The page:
Another one bites the dust.
Chevrolet announced Wednesday that production of the Camaro will end in January of next year.
The move follows Dodge’s plan to discontinue the Challenger at the end of 2023 and replace its V8 muscle car models with a vehicle based on the all-electric Charger Daytona SRT concept.
The current sixth-generation Camaro has been on sale since the 2016 model year and has fallen to a distant third behind the Challenger and Ford Mustang in the “pony car” sales race.
Just 24,652 were delivered in 2022, which also put it behind the Chevrolet Corvette’s tally of 34,510 cars.
“As we prepare to say goodbye to the current generation Camaro, it is difficult to overstate our gratitude to every Camaro customer, Camaro assembly line employee and race fan,” said Scott Bell, vice president of Global Chevrolet. “While we are not announcing an immediate successor today, rest assured, this is not the end of Camaro’s story.”
Chevrolet, along with the rest of the General Motors brands, is working toward having an all-electric passenger car lineup by 2035.
The brand hasn’t said if an internal combustion engine successor to the Camaro is in the works, but it did recently announce a $854 million investment in new V8 engines for its trucks and SUVs.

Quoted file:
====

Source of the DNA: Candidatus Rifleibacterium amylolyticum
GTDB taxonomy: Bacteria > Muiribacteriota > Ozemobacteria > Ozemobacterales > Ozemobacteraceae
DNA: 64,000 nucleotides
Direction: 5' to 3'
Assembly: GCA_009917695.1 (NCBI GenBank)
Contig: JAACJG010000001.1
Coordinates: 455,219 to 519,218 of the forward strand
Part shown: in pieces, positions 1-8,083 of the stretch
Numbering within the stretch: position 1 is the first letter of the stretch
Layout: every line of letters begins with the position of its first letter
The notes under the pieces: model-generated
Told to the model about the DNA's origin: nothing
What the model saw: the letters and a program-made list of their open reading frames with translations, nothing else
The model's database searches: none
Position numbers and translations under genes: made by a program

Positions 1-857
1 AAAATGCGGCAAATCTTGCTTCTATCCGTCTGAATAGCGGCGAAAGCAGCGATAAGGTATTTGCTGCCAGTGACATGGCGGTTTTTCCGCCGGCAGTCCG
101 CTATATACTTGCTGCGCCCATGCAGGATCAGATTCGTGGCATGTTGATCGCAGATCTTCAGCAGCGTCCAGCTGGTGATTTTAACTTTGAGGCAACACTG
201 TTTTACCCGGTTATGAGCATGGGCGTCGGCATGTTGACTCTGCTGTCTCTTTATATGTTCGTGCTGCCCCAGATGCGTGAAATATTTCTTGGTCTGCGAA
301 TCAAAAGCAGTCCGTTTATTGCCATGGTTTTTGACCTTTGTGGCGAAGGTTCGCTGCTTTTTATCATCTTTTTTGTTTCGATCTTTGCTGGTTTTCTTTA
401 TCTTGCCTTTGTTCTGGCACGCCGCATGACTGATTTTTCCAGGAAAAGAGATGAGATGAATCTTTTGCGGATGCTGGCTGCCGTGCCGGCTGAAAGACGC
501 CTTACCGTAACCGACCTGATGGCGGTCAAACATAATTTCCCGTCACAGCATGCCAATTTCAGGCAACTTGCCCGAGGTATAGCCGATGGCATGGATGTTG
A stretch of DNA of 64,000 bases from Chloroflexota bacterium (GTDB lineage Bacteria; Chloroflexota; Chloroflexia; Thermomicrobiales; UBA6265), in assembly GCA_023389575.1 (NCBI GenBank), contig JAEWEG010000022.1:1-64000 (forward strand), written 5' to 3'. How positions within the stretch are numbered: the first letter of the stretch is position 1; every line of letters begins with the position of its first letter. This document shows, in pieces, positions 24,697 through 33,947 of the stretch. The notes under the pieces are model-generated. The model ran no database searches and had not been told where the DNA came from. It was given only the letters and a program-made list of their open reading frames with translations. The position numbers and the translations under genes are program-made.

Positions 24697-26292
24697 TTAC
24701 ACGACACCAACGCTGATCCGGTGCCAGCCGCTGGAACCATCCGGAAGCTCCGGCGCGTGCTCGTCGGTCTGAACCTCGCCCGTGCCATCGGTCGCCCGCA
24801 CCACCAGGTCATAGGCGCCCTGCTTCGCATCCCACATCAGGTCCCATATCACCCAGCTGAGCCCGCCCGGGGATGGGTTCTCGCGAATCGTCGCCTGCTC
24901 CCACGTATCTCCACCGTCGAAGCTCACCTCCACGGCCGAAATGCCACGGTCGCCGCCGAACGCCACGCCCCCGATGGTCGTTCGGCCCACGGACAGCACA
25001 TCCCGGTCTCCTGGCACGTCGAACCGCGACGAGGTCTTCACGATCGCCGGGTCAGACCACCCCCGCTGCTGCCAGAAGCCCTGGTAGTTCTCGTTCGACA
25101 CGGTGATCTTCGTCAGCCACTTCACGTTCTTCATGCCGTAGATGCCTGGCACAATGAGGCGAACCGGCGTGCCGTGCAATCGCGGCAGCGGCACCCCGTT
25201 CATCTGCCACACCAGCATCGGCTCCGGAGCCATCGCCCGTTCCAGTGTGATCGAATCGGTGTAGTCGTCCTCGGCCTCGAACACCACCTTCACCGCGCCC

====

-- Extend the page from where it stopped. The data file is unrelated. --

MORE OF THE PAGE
Many of Chevrolet’s racing cars wear the Camaro name, including its NASCAR Cup Series and NHRA drag racers, and it has not yet said exactly how that will be addressed.
“Chevrolet’s products and our relationship with our customers benefit from motorsports,” said Jim Campbell, Chevrolet U.S. vice president of Performance and Motorsports.
“Our plan is to continue to compete and win at the highest levels of auto racing.”
Chevrolet is also entering a modified version of the Cup Car in this year’s 24 Hours of Le Mans as a demonstration of NASCAR’s latest tech.
While Dodge is sending out the Challenger with the 1,025 hp Challenger SRT Demon 170 that’s the most powerful and quickest muscle car of all time, Chevrolet will be offering a Collector’s Edition package across the lineup on the Camaro RS, SS and ZL1 that will commemorate the end of production.
Aside from a darkly lit teaser photo that shows the Collector’s Edition ZL1 casting a shadow shaped like Panther, no details were announced, but Chevrolet said it “pays homage to Camaro, resurfacing ties that date back to the development of the first generation Camaro in the 1960s, most notably the program’s initial code name: Panther.”
The original Camaro was developed to take on the Ford Mustang, which has been redesigned for 2024 and is expected to be sold with turbocharged four-cylinder and V8 engines for years to come, according to Ford.